Wednesday, November 26, 2008

Bloody Mary: The Last Word

If I receive any new stories about our favorite lady in the mirror, I may post them. But we're going to wrap up our series on Bloody Mary (Christmas is coming! And with it, some truly awful things).

We'll end as we began, with the first clip we saw (here), from a group called Grinning Man Pictures (their Youtube page). This short film seemed so cool I wanted to talk to the people behind it, a pair of writers named Daniel Ast and John Thursby. I fired off a series of questions about the concept of the clip, their history with Bloody Mary, and what makes for real horror. Turns out, they've invented a unique and somewhat mysterious myth behind Mary for their project, and they agree with Marge Simpson that there's plenty of horror around the house.

Is this clip is part of a bigger project? What is it?
John: It's a feature-length Bloody Mary script. It's a supernatural slasher about a group of friends who summon Bloody Mary as kids, and nothing happens. But what they don't know is that they're "marked" when they summon her, and she's waiting, and years later she's going to come for all of them at once.
Dan: As John said, it is a feature-length Bloody Mary script that plays very directly with the myth as we all know it. What if Bloody Mary didn't come after you immediately, but years later, long after you'd forgotten about the ritual? What if the only reason she never came after you at all was because you were lucky enough to use the wrong variation of the ritual? Or what if you got it right and your time is almost up? We liked the concept because most people we know have done the 'Bloody Mary' ritual at some point in their childhood. It's a fear and experience everyone can relate to.

When did you first hear of the Bloody Mary myth? Did you ever play the game?
John: Sometime in elementary school. I can't remember when, for sure, but I heard some kids at school talking about Bloody Mary, and was gripped by that same thrill-seeking fear that draws everyone to it. I tried it the first time alone -- said "Bloody Mary" three times in a pitch-dark bathroom. Nothing happened, but I was genuinely terrified, and relieved by the let-down. I scare easy. The next time was at a friend's birthday party. I think there were four of us. We did the same summoning by candlelight. Nobody made a big effort to scare anybody else, but a couple of us claimed that we saw something. A face in the mirror, something moving, whatever. Anything to try and justify the very silly thing we'd just done.
Dan: I remember at some point in my childhood I had a brief fascination with Bloody Mary and wanted to know everything I could about her. This was a few years before the Internet was common in every household, so all I could do was ask friends what they'd heard and it was always interesting because every story was different. Her name was Mary. Her name wasn't Mary. She was a killer. She was a victim. She killed herself. She was evil. She wasn't. So on and so forth. I did try the ritual once with some friends, but nothing really happened and we probably left that bathroom a little disappointed... or relieved.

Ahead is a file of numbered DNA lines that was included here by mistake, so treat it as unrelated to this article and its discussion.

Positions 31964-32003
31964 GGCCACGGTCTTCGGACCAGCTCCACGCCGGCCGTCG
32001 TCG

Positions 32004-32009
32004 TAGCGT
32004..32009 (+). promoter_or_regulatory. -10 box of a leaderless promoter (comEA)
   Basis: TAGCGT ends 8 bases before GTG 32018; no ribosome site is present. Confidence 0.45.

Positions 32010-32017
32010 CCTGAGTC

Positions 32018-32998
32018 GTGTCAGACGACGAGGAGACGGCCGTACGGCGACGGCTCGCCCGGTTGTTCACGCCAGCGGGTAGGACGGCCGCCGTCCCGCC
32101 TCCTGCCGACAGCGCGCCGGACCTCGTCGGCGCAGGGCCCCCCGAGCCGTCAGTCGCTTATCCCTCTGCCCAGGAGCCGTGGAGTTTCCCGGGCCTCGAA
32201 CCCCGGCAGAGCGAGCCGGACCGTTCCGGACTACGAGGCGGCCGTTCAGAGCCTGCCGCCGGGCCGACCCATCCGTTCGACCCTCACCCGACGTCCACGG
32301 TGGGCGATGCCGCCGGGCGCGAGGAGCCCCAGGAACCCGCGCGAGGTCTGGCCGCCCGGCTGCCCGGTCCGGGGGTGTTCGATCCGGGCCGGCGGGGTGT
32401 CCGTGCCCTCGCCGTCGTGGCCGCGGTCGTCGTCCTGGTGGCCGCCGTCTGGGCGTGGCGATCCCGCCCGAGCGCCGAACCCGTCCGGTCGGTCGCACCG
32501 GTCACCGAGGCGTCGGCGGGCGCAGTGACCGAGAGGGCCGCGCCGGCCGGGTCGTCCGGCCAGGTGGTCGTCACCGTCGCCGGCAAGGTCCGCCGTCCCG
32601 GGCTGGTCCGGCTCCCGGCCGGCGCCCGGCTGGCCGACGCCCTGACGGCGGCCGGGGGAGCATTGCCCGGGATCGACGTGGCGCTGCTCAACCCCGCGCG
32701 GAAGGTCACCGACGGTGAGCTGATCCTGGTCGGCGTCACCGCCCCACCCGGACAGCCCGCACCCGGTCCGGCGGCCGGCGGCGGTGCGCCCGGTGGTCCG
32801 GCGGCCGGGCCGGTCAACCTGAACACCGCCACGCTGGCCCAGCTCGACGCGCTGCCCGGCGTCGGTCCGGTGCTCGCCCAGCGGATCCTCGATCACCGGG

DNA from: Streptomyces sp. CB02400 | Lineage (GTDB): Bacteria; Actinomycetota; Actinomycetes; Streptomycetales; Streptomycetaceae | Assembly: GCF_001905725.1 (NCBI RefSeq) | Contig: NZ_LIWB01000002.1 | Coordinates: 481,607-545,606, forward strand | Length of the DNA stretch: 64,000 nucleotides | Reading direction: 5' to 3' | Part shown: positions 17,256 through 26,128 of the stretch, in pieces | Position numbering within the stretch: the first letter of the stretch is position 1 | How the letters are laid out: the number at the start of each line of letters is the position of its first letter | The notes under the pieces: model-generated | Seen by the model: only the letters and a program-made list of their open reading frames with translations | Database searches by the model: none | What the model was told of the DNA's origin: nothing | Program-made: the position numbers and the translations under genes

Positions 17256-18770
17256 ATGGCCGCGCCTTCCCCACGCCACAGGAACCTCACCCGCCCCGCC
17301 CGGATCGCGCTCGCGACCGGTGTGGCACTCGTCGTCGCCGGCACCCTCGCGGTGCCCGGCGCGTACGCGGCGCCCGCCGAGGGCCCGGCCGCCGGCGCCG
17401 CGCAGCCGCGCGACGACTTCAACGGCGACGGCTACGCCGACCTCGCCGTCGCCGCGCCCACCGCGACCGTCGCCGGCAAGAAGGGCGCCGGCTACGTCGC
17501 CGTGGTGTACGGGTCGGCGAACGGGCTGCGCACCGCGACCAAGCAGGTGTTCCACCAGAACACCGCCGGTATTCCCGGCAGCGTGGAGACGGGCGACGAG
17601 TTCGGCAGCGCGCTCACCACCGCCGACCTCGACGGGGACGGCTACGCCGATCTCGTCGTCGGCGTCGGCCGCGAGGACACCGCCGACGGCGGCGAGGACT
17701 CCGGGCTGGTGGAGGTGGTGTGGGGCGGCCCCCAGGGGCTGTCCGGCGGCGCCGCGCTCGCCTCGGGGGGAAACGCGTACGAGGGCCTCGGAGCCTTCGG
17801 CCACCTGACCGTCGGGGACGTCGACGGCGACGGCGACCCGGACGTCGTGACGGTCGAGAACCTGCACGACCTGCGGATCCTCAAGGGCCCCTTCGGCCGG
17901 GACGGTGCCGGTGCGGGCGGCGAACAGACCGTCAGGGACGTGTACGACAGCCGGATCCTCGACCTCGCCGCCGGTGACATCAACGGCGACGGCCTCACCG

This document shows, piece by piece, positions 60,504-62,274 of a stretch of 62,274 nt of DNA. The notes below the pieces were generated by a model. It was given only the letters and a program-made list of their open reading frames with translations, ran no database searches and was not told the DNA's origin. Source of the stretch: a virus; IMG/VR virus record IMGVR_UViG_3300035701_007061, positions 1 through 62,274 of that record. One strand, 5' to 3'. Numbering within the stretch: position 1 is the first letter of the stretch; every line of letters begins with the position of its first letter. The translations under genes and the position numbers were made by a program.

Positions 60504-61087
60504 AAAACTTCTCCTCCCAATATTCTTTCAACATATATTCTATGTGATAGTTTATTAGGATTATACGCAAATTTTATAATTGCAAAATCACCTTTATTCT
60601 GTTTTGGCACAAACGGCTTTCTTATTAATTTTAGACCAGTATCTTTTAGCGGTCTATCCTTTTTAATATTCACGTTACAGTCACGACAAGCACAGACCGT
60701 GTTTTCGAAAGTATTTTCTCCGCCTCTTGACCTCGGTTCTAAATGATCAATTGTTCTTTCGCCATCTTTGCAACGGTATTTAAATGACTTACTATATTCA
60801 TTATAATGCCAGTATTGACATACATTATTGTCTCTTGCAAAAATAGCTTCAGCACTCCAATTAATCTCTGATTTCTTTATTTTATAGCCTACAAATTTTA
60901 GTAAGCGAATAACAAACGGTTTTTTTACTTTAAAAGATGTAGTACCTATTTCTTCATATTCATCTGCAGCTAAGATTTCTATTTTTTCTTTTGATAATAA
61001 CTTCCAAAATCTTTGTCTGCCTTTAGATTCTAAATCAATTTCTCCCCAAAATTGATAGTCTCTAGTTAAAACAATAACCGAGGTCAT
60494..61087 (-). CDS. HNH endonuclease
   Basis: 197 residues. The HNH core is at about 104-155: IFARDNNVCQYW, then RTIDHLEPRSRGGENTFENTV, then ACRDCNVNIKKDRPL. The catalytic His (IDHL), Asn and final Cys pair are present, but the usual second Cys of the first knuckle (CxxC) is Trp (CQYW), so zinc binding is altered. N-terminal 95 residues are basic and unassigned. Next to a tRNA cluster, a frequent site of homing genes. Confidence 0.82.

What were the "rules" of the Bloody Mary legend, as you heard it?
John: The way I heard it, you were supposed to go in front of a mirror, either in total darkness or with a candle lit (heard it two ways), and say "Bloody Mary" three times. That was consistent -- Three times, with no other chanting or ritual. She was supposed to appear in the mirror, then reach out and scratch your face. The fact that I tried this by myself with a possible mauling being the only promised reward still mystifies me. Kids are dumb.
Dan: I remember it going something like 'Light a candle, say her name three times, close your eyes for several seconds, spin around' etc. I get the feeling the idea was to disorient you enough that you would jump at your own reflection in the mirror and think that you'd seen Bloody Mary. I don't remember the specifics of the version we tried, but there were even more things I'd heard that we didn't: "Bang the toilet seat up and town three times. Flush the toilet." Now that I think about it, we just excised the toilet parts.

Tell me about the "chant" the woman recites in the clip?
John: Well, that's actually a big part of the plot of the script. We wanted to play with the idea that this Bloody Mary kids have been trying to summon for so long is real, and can kill you, and that the only reason all these kids are alive is that they've been doing it wrong. We created a whole mythology for our version of the character, and it hinges on this particular chant, and also briefly explains how it may have been misinterpreted and mistranslated to become the simple and ineffective name summoning that kids commonly do. We don't want to give everything away, but let's just say that Mary's true identity, and the event that will unleash her on those who summon her correctly, are all hinted at in the chant.
Dan: Yeah, what John said. Wish we could reveal more because the mythology of the script and how the chant ties into it would be a fun conversation to have with Bloody Mary enthusiasts, but we can't reveal it at this point.

Why is Bloody Mary so intrinsically terrifying?